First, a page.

Posts Tagged 'minutiae'

Lost and found

I’ve never really experienced the particular compulsion that writers sometimes do, the constant desire—or need, perhaps—to tell the stories of the objects they see lost or discarded, the ubiquitous jetsam of sidewalks and subway stations. Don’t get me wrong, I love the idea of it, the concept that a whole narrative can be built from a pen cap lying alone in a gutter, from the inherent questions of how it came to be there (where is its other half? Does it miss the pen, the conversations they used to have, their mutual dream of someday being used to draft a Pulitzer-worthy poem or record a groundbreaking interview with a mob boss? What about the owner of that pen—who is she, where was she going when she lost the cap, how long did it take her to notice?), and when I actively try, when I really focus on the world, I can jump-start that kind of storytelling in my head. It’s just not the reflex for me, or the instinct, that it seems to be for other writers. For the most part, my mind is content to let ephemera be ephemera.

Continue reading ‘Lost and found’


Excuses, excuses

Istanbul will “follow soon,” eh? Yeah, I’m a big fat liar. But it’s not (entirely) my fault, because let me tell you, that whole “Oh, I’m only taking fifteen credits, easiest semester ever” thing? Completely false. The past few weeks have been an absolute blur of papers and final projects and awesome London-y things, and…I don’t even know when I’ll have the time to catch up on bloggin’ it all. Probably when I get home. Which is a scant three weeks from today. Oy.

But rest assured, I’m keeping extensive mental notes on everything that’s happening. The retelling will be epic. Be excited.

Aaand back to work. See you…um, soon?

You should watch this

…Because it’s the coolest two minutes you’ll spend today (and the Mission-Impossible-y soundtrack is hilarious). I love things like this; installation art, performance piece, and sociological experiment rolled into one. I’d totally do something like this, someday, but I know I wouldn’t be able to hold a straight face. Hee.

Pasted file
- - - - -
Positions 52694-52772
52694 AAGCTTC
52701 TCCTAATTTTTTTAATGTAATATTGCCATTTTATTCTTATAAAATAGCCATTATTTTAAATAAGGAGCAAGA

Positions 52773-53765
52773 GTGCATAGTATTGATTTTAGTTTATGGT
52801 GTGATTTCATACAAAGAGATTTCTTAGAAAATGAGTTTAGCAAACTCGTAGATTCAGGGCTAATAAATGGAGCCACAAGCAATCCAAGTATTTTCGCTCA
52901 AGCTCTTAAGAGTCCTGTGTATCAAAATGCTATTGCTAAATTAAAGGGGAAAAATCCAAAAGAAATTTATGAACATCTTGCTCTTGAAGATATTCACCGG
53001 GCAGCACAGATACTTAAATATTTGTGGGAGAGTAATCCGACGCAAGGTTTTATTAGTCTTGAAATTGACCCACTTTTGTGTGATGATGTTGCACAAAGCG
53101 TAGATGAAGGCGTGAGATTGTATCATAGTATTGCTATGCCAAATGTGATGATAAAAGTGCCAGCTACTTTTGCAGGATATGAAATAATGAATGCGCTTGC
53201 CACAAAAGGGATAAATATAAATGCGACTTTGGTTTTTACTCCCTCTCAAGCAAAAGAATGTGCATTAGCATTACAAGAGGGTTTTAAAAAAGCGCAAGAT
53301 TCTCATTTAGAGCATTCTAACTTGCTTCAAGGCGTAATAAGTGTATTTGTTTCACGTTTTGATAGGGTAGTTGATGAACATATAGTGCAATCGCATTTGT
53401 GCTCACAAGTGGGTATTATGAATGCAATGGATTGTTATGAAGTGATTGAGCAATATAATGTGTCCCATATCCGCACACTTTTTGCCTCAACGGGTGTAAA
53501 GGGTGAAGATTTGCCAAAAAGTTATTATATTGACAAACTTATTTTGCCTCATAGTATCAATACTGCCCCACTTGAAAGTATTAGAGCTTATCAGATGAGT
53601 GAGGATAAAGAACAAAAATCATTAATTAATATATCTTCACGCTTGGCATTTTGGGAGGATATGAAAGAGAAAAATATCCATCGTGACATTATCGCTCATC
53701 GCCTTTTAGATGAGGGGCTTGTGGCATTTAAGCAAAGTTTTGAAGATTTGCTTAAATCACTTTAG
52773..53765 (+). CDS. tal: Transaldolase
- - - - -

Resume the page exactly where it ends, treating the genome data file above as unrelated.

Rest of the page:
Found via Dave Kellett’s excellent webcomic, Sheldon.

More London updates soon!

You would think

You would think that your typical cinderblock dorm wall would, you know, do its job and act as a thermal, visual, and, most importantly, acoustical barrier between your room and your neighbor’s room, because your neighbor is a theater major, one of the ones who started out in Musical Theater but ended up getting shunted into Acting for whatever reason, and has this thing for singing showtunes very loudly and not…prettily, so it’s a good thing that thick concrete wall is there.

You would, however, have to think again.

You would think that the nice, heavy, all-metal, vintage-style fan, which you bought for about half price at The Great Indoors because it was a floor model and all the other new-in-box faux-vintage fans were ridiculously expensive and you’re just a poor college student who nonetheless demands stylish and affordable air-moving solutions, would be just fine sitting on a windowsill with the window open and a bit of a breeze moving through, because: heavy.


But, apparently, you would have to think again.

You would think that, um, a friend of yours, who has spent the past several weeks bemoaning the oppressive heat and humidity of the Central New York summer and annoying his friends by whining constantly about how Colorado weather is a dry heat and it’s absolutely perfect ALL THE TIME never mind those little thunderstorms it’s so much better why can’t I go baaaack, would look upon the arrival of a nice, chilly, westerly wind (see above re: fan) as an auspicious herald of cooler days, relief from the sauna of the previous week, and not as a harbinger of winter doomsday and reason to gripe about being cold.

You would, of course, have to think again.


Yesterday evening, I was slogging my way through a couple of highly technical readings for a class. They were in .pdf format, so I opted to read them on my laptop rather than spend the ink to print them out – I would generally prefer to read from a tactile object, but I had already used half of my brand-new black cartridge printing previous readings for the same class, which, “thanks,” professor. Anyway, there I was, hunched in front my computer reading an essay titled “A Cognitive-Historical Perspective in Human Computer Interaction” or something like that, ruining my retinas, listening to iTunes on shuffle, just waiting until the page count at the bottom of the Adobe Reader hit that magic “16 of 16.” Another night at SU.

And then something weird happened. The lyric in the song playing at the moment (Joanna Newsom’s “Only Skin”) hit the word “pockets,” just as I read the exact same word in the essay.


Okay, okay. I mean, it wasn’t exactly an earth-shattering occurrence or anything, but there was just something about it I found fascinating – that tiny temporal crossroads, two completely disparate entities coinciding for the briefest of moments, crossing paths in some way. I sort of have a thing for small strangenesses like that; I’ll use some mildly uncommon word in a paper one day, and the next day a professor for a different class will use the same word in her lecture, and I’ll just think “…heh” to myself. I don’t know. I like noticing these things. It gives a certain layer of meaning to an otherwise totally mundane situation. It feels like sharing a secret with the universe.

Or maybe it’s just a coincidence and I am, as per usual, reading way too much into it. You know, whichever.